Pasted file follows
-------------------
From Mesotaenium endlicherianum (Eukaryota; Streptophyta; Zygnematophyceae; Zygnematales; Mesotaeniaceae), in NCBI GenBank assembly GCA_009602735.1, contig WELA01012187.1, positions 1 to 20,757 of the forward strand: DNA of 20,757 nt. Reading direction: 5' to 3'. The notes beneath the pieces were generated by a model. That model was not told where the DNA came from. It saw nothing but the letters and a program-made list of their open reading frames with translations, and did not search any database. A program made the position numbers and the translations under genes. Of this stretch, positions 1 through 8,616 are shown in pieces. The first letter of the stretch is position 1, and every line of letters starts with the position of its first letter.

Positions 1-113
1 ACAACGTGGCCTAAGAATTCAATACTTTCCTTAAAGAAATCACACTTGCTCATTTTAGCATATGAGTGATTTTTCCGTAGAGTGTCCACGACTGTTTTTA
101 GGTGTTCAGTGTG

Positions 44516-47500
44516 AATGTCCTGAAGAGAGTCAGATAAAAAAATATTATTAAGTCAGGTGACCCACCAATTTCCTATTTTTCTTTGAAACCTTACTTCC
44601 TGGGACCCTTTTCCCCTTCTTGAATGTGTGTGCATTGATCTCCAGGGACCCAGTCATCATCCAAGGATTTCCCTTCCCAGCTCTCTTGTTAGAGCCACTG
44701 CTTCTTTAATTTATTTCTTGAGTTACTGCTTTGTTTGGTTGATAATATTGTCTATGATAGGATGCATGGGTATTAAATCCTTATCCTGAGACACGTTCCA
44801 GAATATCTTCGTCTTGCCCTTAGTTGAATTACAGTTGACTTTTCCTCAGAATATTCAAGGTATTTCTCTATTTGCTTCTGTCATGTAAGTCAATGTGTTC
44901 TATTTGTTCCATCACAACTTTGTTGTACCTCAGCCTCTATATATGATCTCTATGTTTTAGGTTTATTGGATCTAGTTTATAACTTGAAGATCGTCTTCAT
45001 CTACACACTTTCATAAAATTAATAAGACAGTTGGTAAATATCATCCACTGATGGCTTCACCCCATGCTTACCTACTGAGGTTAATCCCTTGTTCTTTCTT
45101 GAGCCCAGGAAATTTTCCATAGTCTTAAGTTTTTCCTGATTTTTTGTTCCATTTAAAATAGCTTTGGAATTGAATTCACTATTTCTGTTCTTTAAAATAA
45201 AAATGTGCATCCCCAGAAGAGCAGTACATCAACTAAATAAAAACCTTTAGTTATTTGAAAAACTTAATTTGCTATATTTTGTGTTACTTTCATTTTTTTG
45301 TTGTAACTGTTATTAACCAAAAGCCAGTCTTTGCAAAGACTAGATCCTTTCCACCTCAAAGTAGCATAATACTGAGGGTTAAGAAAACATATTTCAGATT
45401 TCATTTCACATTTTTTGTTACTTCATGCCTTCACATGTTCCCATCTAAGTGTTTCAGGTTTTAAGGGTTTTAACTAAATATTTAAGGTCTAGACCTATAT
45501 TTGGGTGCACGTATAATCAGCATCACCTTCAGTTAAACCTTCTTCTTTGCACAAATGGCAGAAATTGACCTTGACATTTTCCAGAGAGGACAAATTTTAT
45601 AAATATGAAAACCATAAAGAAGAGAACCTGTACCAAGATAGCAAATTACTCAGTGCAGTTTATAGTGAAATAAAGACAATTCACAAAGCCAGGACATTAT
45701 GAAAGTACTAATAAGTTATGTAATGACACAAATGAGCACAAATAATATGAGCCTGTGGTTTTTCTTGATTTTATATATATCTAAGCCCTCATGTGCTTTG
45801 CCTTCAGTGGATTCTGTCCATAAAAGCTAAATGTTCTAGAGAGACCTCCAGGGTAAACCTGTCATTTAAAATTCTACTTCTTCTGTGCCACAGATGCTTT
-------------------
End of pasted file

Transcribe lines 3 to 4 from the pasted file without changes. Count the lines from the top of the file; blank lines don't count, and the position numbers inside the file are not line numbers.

1 ACAACGTGGCCTAAGAATTCAATACTTTCCTTAAAGAAATCACACTTGCTCATTTTAGCATATGAGTGATTTTTCCGTAGAGTGTCCACGACTGTTTTTA
101 GGTGTTCAGTGTG